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Ready to steer you right, Mrs. Delgadillo

In the interest of public safety, I’d like to volunteer to serve as driver for the wife of L.A. City Atty. Rocky Delgadillo.

Let’s say Michelle Delgadillo needs to go to the store or pick up the kids.

Let’s say she gets hauled into court on a warrant, things don’t work out too well, and she needs a ride to the Lynwood hoosegow to bunk with Paris Hilton for a few days.

I’m her guy.

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I’m on 24-hour call, and I won’t charge a penny. My reward will be the relief I get from knowing she’s not behind the wheel.

As my colleague Matt Lait reports in today’s paper, Michelle Delgadillo’s driving problems go back to at least 1998, when Santa Monica issued a bench warrant for her arrest after she failed to appear in court for driving an unregistered vehicle with no proof of insurance and a suspended license -- a scofflaw trifecta!

Sound familiar? That’s right. She was also driving on a suspended license when she banged her husband’s city-owned GMC Yukon into a pole in 2004.

As for Michelle’s husband, it’s not as if he’s Mr. Responsible himself, which is all the more reason for me to be his wife’s chauffeur.

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As we established on Monday, Rocky and Michelle in fact tooled around in their Ford Expedition for more than a year while neither had car insurance.

Frightening thought, isn’t it?

Two uninsured drivers barreling around Los Angeles in an SUV the size of Dodger Stadium.

Let’s see, a Yukon GMC, a Ford Expedition. The Delgadillos are just a Hummer short of being able to blow their own hole through the ozone.

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And what a great way to put money away for the college fund. As anyone with car insurance knows, the Delgadillos have saved a small fortune by driving without.

Whoops. Here I am, almost halfway through the column, and I forgot to mention that the Delgadillos ran up $251 in penalties over the last three years for late payment of parking tickets, including one that wasn’t paid off until 18 months after it was issued.

It sure had to be embarrassing for the city attorney to admit on Tuesday that his wife Michelle collected those tickets, because that was yet more proof that she was driving without insurance or a license.

He’s the city attorney, and yet his family photo could be used in a campaign against scofflaws. Given the way he manages his personal affairs, you have to wonder if he’s competent to run a huge city department.

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Imagine what must be going through Mayor Antonio Villaraigosa’s mind during this debacle. He’s got to be sitting back and asking himself: “If a blockhead like Rocky could become a lawyer, what kind of dunce flunks the bar exam four times, the way I did?”

Meanwhile, speculation continues as to which agency would investigate the city attorney’s office if there was any wrongdoing in the use of a city vehicle by a spouse who ran it into a pole.

The city attorney’s office has a conflict because Rocky is the city attorney. The district attorney has a conflict because Rocky might run for district attorney. The state attorney general has a conflict because Rocky ran against Jerry Brown.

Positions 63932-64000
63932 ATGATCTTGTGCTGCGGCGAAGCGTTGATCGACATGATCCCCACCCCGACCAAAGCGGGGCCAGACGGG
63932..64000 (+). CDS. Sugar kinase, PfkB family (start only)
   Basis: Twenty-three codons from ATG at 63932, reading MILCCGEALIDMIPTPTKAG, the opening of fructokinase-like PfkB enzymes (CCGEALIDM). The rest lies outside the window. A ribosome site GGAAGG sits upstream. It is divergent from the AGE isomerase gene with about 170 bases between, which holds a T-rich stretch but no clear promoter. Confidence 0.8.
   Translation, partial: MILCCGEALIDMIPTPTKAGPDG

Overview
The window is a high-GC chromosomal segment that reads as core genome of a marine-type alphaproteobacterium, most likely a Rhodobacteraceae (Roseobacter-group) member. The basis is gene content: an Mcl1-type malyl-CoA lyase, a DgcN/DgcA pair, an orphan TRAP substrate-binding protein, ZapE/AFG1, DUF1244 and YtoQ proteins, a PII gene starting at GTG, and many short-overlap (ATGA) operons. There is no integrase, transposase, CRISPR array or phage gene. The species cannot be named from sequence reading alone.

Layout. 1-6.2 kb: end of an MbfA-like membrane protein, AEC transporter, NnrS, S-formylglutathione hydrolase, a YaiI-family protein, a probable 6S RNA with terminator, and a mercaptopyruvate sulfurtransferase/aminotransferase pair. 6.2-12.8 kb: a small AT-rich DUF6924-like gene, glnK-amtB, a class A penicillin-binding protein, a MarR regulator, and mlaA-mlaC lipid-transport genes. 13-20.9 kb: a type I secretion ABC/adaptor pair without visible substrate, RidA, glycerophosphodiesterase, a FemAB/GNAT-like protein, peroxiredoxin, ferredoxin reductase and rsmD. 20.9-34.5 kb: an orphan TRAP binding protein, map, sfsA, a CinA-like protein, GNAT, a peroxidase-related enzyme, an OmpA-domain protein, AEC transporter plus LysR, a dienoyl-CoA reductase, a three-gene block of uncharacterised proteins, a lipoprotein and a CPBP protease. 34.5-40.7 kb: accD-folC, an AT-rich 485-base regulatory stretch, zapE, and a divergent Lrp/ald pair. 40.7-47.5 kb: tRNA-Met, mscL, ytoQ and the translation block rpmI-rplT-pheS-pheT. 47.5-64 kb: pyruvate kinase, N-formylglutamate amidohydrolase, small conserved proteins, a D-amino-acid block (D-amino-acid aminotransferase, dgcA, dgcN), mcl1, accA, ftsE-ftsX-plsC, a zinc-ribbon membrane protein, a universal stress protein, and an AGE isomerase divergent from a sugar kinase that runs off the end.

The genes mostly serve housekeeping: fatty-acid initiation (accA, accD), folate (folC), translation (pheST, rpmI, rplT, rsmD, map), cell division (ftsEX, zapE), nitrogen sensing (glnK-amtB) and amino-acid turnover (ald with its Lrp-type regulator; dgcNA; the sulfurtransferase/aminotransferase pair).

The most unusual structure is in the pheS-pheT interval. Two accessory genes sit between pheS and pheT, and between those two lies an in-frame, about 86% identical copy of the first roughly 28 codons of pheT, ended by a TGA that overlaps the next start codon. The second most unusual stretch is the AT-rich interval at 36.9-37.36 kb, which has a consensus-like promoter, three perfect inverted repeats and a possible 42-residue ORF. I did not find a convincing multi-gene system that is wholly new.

That leaves me, so I sent another round of questions to Rocky’s office Tuesday, including:

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“After discovering in 2006 that his wife had no insurance and no license, did Rocky prohibit her from driving, and if so, how did she and the kids get around?”

Delgadillo spokesman Nick Velasquez gave me this answer, if you can call it one: “When the city attorney learned of this, he strongly urged her to remedy the situation as soon as possible.”

When I asked why she wasn’t ticketed for having no license or insurance in 2005, when she was cited on a moving violation, Velasquez suggested I ask the LAPD.

I intend to. I don’t mean to be nosy, but inquiring drivers would like to know how to catch the same kind of breaks.

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And I’d like to know how Delgadillo could lead us on this adventure for more than a week without a single reprimand from the mayor or City Council members.

Actually, I already know the answer.

There’s a polite culture at City Hall. People generally don’t speak ill of each other, not publicly anyway, because they know it’ll come back at them one day. The silence may also have something do with the fact that the mayor has 26 take-home vehicles assigned to his staff, and each council member -- except Jack Weiss, who drives his own car -- has seven or eight.

That’s roughly 130 cars on the road just for the mayor and City Council, and I’d like to invite readers to contact me here at the Hack Hotline if they know of any inappropriate use of those vehicles, or any other city vehicles.

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And I’ll let you know when City Controller Laura Chick gets cracking on her audit of what the entire city fleet costs taxpayers and how much could be saved if employees used their own cars and were reimbursed for mileage, which is how it’s done in the private sector.

In the meantime, I’m not kidding about my offer to be Michelle Delgadillo’s driver. If Rocky thought it was OK for his wife to drive the city-owned Yukon, why not a columnist?

Call me, Michelle. I still had insurance last time I checked, I don’t know of any outstanding bench warrants, and I haven’t wrapped my car around a pole in months.

steve.lopez@latimes.com

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